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Portland Trail Blazers' Rudy Fernandez (5) passes the ball past Golden State Warriors' Anthony Morrow (22) in the second quarter of their NBA basketball game on Friday, Nov. 20, 2009 in Oakland, Calif.(Anda Chu/Staff)
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Warriors forward Vladimir Radmanovic said the boos aimed at him Wednesday night were harsh. But he understands.

"As harsh as it is, I can't really blame them," said Radmanovic, who was 0-for-8 from the field in a 103-91 home loss to San Antonio. "I understand how they feel. I feel the same way. If I could boo, I would do the same. But it's not going to help."

But what will help Radmanovic rediscover his shot? What will get sharpshooting guard Anthony Morrow going? The Warriors, who enter tonight's game against Washington having lost eight of nine, certainly need them to get going.

In the past six games, including the recent five-game road trip, Radmanovic and Morrow are both shooting below 28 percent from the field.

The common expectation in the locker room is their shots will eventually come around.

"Keep shooting," teammate Monta Ellis said. "Keep shooting. Get your work in after (practice) and just keep shooting. They'll be all right. Everybody goes through it."

But the Warriors need points from Radmanovic and Morrow and aren't exactly in position to wait for their production to come around. So the onus appears to fall on both the players and coaches to get their shots falling again quickly.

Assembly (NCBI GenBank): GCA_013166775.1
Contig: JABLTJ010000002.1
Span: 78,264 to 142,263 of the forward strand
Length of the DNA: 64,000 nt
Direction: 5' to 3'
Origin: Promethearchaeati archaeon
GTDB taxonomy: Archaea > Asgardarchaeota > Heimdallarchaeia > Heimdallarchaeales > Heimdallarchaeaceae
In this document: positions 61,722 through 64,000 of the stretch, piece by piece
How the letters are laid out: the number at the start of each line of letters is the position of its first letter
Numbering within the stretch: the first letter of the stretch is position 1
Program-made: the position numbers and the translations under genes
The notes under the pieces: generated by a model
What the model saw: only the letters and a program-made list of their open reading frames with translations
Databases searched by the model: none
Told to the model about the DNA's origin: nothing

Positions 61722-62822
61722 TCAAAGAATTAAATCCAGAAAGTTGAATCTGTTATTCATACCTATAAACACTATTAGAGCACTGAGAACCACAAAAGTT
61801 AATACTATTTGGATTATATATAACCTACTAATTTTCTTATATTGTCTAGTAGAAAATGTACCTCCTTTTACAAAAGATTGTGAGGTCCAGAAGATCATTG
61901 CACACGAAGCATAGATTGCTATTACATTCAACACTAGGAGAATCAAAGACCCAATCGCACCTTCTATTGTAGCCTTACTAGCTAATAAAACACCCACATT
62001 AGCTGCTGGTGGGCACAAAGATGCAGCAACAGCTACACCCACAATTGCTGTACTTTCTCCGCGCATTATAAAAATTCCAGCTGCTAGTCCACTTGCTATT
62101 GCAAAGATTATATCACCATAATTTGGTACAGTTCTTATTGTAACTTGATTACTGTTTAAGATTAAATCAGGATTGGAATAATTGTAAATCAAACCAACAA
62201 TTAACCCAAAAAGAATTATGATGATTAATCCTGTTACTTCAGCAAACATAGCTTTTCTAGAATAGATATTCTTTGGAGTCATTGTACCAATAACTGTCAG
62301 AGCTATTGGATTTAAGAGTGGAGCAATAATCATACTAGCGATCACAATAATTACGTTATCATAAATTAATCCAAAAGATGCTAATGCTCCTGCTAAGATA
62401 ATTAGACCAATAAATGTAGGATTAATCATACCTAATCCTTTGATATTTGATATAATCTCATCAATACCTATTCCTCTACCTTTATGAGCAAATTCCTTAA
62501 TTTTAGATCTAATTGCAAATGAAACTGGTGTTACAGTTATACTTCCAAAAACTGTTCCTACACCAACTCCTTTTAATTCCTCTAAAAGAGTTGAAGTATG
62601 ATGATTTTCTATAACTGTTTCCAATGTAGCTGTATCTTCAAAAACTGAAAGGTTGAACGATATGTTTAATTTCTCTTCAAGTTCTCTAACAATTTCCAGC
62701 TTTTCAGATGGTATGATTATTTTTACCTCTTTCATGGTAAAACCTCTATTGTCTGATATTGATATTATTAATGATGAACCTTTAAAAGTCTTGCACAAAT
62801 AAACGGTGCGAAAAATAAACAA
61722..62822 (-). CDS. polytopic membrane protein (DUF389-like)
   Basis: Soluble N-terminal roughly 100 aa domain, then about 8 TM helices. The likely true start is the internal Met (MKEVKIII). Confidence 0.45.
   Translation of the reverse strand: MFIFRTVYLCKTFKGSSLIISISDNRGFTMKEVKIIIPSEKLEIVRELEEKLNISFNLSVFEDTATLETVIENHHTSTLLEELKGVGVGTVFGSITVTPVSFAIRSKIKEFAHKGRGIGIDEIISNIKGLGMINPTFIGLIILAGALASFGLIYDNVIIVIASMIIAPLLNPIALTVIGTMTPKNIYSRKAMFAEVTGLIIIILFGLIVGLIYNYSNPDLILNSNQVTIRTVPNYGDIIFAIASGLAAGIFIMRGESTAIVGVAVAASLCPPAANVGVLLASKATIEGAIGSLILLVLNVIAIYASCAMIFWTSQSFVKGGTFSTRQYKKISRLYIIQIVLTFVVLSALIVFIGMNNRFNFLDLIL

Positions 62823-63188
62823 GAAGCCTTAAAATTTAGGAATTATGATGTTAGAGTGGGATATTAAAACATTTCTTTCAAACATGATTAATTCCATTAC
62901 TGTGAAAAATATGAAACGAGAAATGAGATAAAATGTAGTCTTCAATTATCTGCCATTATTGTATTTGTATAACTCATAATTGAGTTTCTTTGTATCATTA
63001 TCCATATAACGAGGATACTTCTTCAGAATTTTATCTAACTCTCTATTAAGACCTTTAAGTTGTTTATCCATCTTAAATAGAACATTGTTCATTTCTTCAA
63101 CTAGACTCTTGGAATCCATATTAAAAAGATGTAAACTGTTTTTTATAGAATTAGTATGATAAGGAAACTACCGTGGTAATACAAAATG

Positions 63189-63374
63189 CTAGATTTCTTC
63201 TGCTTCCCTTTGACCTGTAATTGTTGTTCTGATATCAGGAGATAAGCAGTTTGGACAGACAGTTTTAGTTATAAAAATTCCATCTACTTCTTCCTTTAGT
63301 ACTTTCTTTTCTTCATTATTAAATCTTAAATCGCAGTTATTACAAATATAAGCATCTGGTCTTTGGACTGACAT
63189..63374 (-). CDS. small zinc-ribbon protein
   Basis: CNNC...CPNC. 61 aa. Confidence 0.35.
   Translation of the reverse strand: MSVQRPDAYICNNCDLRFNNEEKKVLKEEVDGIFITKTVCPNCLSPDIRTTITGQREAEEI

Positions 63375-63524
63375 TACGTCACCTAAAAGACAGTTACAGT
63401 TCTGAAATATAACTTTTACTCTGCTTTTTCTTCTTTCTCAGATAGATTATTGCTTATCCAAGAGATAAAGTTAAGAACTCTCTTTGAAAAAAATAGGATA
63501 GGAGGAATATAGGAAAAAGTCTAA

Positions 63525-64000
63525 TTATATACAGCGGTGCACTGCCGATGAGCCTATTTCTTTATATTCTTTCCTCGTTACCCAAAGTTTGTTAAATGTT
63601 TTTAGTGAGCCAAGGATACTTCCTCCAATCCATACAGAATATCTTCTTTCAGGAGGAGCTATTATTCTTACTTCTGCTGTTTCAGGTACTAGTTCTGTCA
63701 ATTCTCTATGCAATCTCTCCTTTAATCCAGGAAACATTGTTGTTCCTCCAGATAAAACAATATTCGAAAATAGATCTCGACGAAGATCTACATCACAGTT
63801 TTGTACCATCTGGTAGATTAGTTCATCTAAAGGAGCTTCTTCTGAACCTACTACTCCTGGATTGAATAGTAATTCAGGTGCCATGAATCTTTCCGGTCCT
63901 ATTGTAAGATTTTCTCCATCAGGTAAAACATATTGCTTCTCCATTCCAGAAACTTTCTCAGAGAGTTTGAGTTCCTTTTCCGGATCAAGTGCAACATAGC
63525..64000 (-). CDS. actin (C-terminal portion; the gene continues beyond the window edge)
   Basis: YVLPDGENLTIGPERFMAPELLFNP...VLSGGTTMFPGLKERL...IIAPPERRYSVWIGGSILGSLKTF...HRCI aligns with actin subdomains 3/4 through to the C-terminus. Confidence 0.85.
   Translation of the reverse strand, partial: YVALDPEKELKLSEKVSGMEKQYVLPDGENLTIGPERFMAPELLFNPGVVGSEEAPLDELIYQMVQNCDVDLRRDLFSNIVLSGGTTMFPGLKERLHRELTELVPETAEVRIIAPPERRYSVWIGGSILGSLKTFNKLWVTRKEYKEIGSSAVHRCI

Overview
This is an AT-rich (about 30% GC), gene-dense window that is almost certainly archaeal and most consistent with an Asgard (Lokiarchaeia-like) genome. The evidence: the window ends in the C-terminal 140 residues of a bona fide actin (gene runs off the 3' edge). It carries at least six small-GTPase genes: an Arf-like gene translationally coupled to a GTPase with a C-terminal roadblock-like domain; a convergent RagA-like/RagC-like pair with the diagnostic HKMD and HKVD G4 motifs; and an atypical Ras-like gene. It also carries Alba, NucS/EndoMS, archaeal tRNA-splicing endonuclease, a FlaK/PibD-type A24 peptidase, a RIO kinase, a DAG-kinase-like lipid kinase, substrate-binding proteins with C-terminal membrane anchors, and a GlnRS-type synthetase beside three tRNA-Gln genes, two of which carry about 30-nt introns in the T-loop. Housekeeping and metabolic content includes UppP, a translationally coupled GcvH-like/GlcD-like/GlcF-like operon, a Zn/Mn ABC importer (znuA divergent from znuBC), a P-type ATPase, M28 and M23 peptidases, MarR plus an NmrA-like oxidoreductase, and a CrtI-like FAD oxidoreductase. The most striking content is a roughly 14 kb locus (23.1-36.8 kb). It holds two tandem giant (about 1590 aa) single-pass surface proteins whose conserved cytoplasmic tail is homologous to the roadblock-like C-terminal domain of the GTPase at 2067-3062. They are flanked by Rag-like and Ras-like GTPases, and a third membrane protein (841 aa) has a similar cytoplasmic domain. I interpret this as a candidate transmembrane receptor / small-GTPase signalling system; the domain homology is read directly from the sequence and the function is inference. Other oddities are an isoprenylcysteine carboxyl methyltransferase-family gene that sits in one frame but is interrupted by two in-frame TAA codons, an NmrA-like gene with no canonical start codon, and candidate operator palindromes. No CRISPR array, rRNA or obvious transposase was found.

The Warriors have a rule that's been in place for years: If you miss consecutive outside shots, the next time you have to go to the basket. Thinking is old school. When struggling from the outside, the answer is to get easy baskets — layups or free throws — to get a rhythm going.


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Since neither Radmanovic nor Morrow is the best at creating his own shot, it might require coach Don Nelson drawing up some plays to get each player going. Or their teammates need to set the players up for easy baskets.

Radmanovic, who was acquired from Charlotte in the Stephen Jackson trade Nov. 16, got off to a hot start in December. He had 37 points on 15-for-27 shooting the first two games of the month. But in his last seven games, he's 17-for-62 from the field.

His defense and rebounding have been there for the most part, but the Warriors rely on Radmanovic's scoring, which is down to 8.7 points per game.

"As the new guy who came here, people have expectations of me," said Radmanovic, who has missed 14 of his last 20 3-point attempts. "So far, I haven't showed anything."

Radmanovic said he's going to look at film and see what's up with his release.

Morrow, on the other hand, isn't ready to say he's in a shooting slump. In his first two games back from a two-game absence to attend a family member's funeral, Morrow was 6-for-22 from the field. That included a 4-for-15 effort (4-of-13 from 3-point range) in a loss at Chicago on Dec. 11.

Since then, Morrow has totaled just 11 shots the last three games, making three.

Wednesday, he missed a jumper early in the second quarter and a 3-pointer early in the third. But just before the fourth quarter, he knocked down two free throws. A few minutes later, he came off a screen and nailed a midrange jumper with ease.

"I don't know if I'm off if I'm only taking three shots," Morrow said, referring to his 1-for-3 shooting performance Wednesday. "I just like playing within the offense. I know how to get my own shot. I'm just trying to do other things. ... I think, really, I have to put the onus on myself to get more shots, because I know I can help the team if I'm making shots. Because that's what I do."